Frederick FN Noronha ààààààààà à on Wed, 2 Jul 2014 16:54:30 +0200 (CEST)

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<nettime> India-EVMs

Election Commission to scrap EVMs whose infallibility was questioned during
Lok Sabha polls

Ritika Chopra, ET Bureau Jun 28, 2014, 04.00AM IST

NEW DELHI: It's vanaprastha time for these old warhorses of Indian
elections. And unlike some lush forest, the setting for this will probably
be in a junkyard for electronics goods.

The Election Commission of India (ECI) could soon embark on a wholesale
junking exercise in which up to 900,000 electronic voting machines, or
EVMs, could be headed for the scrapyard in the next five years, after their
supposed infallibility was questioned during the recently concluded Lok
Sabha polls when some defective machines reportedly recorded all votes in
favour of just one political party.

In early April, in the run-up to the final polling day in Assam, election
officials stumbled upon a voting machine in Jorhat constituency which
transferred all votes cast to the BJP candidate.

A similar incident was reported from a polling booth in Pune a few weeks
later, when voters found their vote being cast in favour of the Congress
party irrespective of the button pressed on the electronic voting machine.

Although the defective units were replaced immediately, media reports on
the faulty machines had political parties and activists questioning the
efficacy of EVMs in general.

An embarrassed EC has now decided to embark on a major revamp ??? the largest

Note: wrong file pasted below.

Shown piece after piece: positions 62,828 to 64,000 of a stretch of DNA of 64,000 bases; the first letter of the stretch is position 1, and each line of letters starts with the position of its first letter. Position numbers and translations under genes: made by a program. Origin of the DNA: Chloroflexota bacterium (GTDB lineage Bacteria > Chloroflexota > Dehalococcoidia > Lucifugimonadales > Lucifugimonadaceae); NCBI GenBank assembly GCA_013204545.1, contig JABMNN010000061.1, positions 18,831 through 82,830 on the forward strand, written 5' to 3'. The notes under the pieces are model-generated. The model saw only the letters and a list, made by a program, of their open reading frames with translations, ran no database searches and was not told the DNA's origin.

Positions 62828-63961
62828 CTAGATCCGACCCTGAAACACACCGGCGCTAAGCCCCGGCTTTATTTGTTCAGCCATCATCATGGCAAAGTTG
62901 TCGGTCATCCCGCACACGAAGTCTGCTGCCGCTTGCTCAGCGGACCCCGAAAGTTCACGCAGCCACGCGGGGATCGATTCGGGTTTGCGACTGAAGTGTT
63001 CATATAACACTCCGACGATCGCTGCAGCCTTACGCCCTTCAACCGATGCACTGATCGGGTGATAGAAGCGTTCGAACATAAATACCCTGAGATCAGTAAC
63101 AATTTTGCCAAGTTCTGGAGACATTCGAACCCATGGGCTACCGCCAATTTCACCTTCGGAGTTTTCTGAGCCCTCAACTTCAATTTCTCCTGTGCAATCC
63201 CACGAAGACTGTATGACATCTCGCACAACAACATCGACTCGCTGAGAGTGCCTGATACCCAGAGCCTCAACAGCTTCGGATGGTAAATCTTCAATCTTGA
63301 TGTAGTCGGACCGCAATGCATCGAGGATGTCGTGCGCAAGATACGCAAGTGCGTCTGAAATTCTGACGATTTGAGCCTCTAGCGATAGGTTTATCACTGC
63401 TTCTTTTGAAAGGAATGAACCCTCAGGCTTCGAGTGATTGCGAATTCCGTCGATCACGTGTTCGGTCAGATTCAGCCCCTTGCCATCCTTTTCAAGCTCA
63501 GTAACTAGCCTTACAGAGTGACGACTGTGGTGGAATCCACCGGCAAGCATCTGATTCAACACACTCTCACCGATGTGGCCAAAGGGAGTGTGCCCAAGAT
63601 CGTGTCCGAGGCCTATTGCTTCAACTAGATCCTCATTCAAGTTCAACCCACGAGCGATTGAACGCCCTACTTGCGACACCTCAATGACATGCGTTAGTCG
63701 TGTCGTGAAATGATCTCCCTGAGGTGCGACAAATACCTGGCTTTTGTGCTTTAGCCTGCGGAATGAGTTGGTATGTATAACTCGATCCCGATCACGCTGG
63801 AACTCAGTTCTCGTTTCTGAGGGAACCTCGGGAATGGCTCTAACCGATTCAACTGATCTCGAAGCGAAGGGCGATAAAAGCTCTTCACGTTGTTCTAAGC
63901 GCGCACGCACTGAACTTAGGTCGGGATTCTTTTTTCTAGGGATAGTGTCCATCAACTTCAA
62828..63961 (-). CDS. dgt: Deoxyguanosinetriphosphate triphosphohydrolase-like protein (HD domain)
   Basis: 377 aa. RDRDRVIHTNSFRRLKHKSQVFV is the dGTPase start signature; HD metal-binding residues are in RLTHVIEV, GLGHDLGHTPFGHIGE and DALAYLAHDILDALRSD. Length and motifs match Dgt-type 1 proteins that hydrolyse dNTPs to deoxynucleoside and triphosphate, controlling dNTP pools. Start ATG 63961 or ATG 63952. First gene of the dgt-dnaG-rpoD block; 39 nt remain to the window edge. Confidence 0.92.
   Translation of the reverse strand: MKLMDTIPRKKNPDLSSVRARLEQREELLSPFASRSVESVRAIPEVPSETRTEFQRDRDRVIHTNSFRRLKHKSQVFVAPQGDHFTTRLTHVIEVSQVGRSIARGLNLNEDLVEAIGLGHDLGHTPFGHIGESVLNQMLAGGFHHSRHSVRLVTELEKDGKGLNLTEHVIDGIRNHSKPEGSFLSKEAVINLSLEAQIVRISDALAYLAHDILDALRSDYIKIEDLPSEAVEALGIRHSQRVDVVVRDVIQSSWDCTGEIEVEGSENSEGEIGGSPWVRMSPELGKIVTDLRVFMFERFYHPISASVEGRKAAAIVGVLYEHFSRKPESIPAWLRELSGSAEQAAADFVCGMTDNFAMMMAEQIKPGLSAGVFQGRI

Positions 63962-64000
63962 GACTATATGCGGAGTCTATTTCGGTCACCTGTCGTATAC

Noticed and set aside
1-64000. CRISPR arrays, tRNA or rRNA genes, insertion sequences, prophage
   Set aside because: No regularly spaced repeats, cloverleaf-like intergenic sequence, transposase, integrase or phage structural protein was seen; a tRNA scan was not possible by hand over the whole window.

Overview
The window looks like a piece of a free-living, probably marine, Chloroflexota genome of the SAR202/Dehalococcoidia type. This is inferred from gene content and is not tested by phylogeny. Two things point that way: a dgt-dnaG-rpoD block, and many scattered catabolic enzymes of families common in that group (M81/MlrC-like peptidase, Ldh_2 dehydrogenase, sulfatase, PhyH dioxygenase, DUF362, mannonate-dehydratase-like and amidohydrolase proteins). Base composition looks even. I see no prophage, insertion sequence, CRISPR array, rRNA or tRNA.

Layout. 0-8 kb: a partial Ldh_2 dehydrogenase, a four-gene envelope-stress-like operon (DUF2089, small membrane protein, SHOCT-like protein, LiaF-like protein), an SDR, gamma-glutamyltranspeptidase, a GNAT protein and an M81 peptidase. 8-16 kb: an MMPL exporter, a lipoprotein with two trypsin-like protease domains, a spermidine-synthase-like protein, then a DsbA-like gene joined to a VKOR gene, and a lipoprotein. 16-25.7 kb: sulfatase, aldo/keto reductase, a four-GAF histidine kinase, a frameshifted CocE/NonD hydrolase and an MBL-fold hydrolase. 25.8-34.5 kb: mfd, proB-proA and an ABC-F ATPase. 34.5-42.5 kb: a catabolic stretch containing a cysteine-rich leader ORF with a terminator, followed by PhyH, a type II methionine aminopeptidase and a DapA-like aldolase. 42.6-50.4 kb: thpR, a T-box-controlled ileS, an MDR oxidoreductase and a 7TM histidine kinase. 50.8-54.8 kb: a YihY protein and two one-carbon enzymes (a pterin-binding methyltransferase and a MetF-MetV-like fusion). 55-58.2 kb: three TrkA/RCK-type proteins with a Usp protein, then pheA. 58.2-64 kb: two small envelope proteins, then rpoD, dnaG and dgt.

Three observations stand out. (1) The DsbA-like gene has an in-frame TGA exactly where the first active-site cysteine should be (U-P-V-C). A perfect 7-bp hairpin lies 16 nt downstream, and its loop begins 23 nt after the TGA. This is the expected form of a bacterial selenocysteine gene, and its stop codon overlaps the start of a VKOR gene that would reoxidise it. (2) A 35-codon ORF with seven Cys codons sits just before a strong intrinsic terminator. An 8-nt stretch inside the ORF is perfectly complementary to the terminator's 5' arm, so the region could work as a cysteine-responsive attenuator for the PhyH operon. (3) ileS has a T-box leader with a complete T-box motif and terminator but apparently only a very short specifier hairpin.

ever ??? of its EVM stock and abandon all 15-year-old voting machines and
replace them with new ones before the next Lok Sabha elections in 2019.

According to senior EC officials, some 900,000 EVMs are set to complete 15
years of age before the year 2019.

"The commission has prepared a detailed plan to get rid of them and replace
them with new ones over the next five years," said a senior EC official,
who requested anonymity as he is not authorised to speak to the media.

The proposal for the exercise, which could cost around Rs 1,000 crore, was
sent to the Modi government last week. EVMs, which are now the backbone of
elections, were first used across the country in the 2004 Lok Sabha
election, making India even ahead of several developed countries where
paper ballots are still the norm.

The use of EVMs in India started in 1981, but these were mostly done in the
form of pilot programmes and were scaled up in subsequent elections. The
adoption of EVMs accelerated from 2000-01 onwards and by 2004, EVMs were
the norm.

In the 2014 general elections, the commission had deployed close to 16 lakh
EVMs. Complaints regarding these machines, senior EC officials say, have
surfaced recently and only in those EVMs which were procured in the year
2000-2001 at the cost of around Rs 10,000 per unit.

One of the machines' manufacturer, Hyderabad-based state-run Electronics
Corporation of India Ltd, on EC's directive, found that the 2000-2001 batch
machines were acting up because of a defective part.

"They offered to repair these machines, but the commission decided to not
take chances and dispose them off. There are about 1-1.5 lakh EVMs from
this batch and they will be destroyed first as soon as the law ministry
(EC's parent body) approves the proposal," the official added.

FN P +91-832-2409490 M +91-9822122436

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